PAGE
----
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Just how many migrants are really trying to get into the US?

One immigration expert says how Border Patrol counts migrants arriving in the United States may not provide an exact picture of what is going on.

HIDALGO COUNTY, Texas — By his own count, Vyron Perez has crossed into the U.S. from Mexico five times in the last three months.

When the 38-year-old from Honduras spoke to KENS 5, he was near the border wall in Hidalgo County, apprehended for the fifth time by Border Patrol near a field of crops. He admitted he was trying to run. 

“We ran a little when we saw it (a Customs and Border Protection helicopter). We tried hiding a little, but we didn’t go in (to the field), we just stayed there," he told KENS 5. "We knew we were going to get caught. Why try?"

“There’s been times that I’ve been caught around 10 at night and returned around 3 in the morning. I haven't been here for more than 24 hours,” Perez added.

Perez is not the only one in this group of men who’s tried to cross repeatedly.

KENS 5 was able to see this group and talk to them during a ride along with Border Patrol in the Rio Grande Valley recently.

Border Patrol Agent Jesse Moreno, with Rio Grande Valley communications, addressed the group in Spanish at KENS 5's request, asking them to raise their hand if this wasn't the first time they were detained by Border Patrol. 

At least six migrants raised their hands.

According to statistics provided by CBP officials, most of the people who cross into the United States are expelled under Title 42, a Centers and Disease Control Prevention rule from 1944 which former President Donald Trump implemented and the Biden administration continues to use. It allows federal law enforcement to remove people to keep COVID-19 from spreading.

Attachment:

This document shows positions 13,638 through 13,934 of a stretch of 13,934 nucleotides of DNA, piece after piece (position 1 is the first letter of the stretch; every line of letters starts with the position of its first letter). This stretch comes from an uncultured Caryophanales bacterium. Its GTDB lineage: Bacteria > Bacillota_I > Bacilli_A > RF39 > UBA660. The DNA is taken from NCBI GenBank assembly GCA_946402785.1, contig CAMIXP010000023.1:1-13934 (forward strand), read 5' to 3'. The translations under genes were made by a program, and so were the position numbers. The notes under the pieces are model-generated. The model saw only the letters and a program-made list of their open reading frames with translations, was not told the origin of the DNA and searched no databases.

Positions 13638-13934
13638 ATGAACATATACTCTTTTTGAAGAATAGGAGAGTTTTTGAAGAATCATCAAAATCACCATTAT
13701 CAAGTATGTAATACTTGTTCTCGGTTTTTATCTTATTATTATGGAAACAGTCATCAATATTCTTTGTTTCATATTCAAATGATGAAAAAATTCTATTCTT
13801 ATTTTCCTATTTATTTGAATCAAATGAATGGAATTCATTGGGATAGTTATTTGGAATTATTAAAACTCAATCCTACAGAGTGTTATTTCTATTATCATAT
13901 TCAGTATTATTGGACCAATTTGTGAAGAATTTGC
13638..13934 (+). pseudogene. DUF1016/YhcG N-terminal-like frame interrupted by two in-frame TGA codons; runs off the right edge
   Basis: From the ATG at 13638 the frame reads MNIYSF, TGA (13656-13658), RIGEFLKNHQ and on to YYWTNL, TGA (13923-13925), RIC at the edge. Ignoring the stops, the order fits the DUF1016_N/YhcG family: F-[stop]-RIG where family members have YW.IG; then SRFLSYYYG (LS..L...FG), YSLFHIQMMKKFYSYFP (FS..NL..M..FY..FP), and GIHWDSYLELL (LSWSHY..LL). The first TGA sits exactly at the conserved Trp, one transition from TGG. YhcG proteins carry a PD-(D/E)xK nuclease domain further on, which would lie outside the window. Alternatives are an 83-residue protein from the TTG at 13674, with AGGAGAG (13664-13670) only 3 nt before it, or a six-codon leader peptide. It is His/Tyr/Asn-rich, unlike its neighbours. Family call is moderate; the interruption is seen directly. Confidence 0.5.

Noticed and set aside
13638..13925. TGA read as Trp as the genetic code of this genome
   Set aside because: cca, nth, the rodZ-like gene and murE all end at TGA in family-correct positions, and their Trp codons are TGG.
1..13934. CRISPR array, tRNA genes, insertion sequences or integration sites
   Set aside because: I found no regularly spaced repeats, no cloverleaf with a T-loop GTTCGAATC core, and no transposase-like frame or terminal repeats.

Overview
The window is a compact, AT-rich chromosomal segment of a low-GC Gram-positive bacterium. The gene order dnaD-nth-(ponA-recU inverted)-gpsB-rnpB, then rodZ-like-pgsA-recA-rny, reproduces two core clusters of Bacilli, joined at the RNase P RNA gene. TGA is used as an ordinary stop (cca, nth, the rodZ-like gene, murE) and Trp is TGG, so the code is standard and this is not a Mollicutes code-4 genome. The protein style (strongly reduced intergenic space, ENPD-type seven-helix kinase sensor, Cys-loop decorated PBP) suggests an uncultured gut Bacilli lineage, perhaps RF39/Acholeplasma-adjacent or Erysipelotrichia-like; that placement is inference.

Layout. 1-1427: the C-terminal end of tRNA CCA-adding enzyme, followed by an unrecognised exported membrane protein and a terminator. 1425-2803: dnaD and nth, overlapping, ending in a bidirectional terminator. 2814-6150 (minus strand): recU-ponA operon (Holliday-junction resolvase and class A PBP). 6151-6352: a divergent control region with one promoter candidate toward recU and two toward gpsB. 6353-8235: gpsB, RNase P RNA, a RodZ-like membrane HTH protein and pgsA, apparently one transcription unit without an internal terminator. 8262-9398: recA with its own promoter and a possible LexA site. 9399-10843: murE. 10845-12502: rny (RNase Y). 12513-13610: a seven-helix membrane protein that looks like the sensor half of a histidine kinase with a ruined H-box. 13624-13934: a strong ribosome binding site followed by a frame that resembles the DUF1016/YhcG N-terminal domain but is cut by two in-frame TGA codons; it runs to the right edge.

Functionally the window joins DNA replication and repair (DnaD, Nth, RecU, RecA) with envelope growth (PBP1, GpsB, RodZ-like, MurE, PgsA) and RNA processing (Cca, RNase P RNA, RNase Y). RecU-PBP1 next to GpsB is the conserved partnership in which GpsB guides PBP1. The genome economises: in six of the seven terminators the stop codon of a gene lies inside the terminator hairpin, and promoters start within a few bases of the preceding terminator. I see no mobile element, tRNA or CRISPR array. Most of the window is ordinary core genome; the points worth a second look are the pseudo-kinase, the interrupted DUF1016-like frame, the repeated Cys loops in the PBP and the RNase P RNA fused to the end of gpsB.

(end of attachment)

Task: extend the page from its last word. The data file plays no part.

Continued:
In April, CBP said it encountered 178,622 persons trying to cross the Southwest Border, a 3% increase over the previous month. CBP said these are mostly single adults. More than 62% of the people trying to enter were expelled under Title 42, CBP said in a press release.

What CBP didn’t say is how many of the 178,622 have crossed more than once.

“It makes it more difficult to get a full sense of an exact number of people who are coming to the border,” said Aaron Reichlin-Melnick, an expert in border and immigration court issues at American Immigration Council. “It's impossible to tell with any exact details how many people have crossed the border and what happened to them and their cases.”

Reichlin-Melnick said this is not a new practice. The way the statistics are presented to the public can overstate the number of people who are arriving at the border, he said.

Border Patrol officials told KENS 5 they typically release the percentage of people who’ve crossed more than one time – referred to as the "recidivism rate" – once a year.

However, when publishing March's apprehension numbers, CBP stated in a press release that of the 103,900 individuals expelled under Title 42, 28% had been previously removed under the same authority.

“It does happen when we see individuals that have been ‘Title 42ed’ and then we see them again,” said Border Patrol Agent Moreno.

Recidivism is not a new trend, he said.

“Each person each entry is counted regardless if they've been apprehended before,” said Border Patrol Agent Moreno. “Regardless of its recidivism or not, the current statistics are accurate. Just because it does take many hours to go out there and to intake, take people's information, biographical information, and then to put them into the system and transport, housing and then transport them out of our facilities. So, it is a very daunting task.”

Perez told KENS 5 he was a coffee grower in Honduras, forced to leave his land and family

If expelled again, he said, he’ll try again.

“Your goal is to get here, work, support your family, your kids, your parent,” he said. “Nobody wants to live in extreme poverty like the one we have today in our countries.”

CBP has said the number of encounters at the border have been on the rise since April of 2020 because of violence, food insecurity, poverty, and natural disasters in Mexico and the Northern Triangle countries of Central America.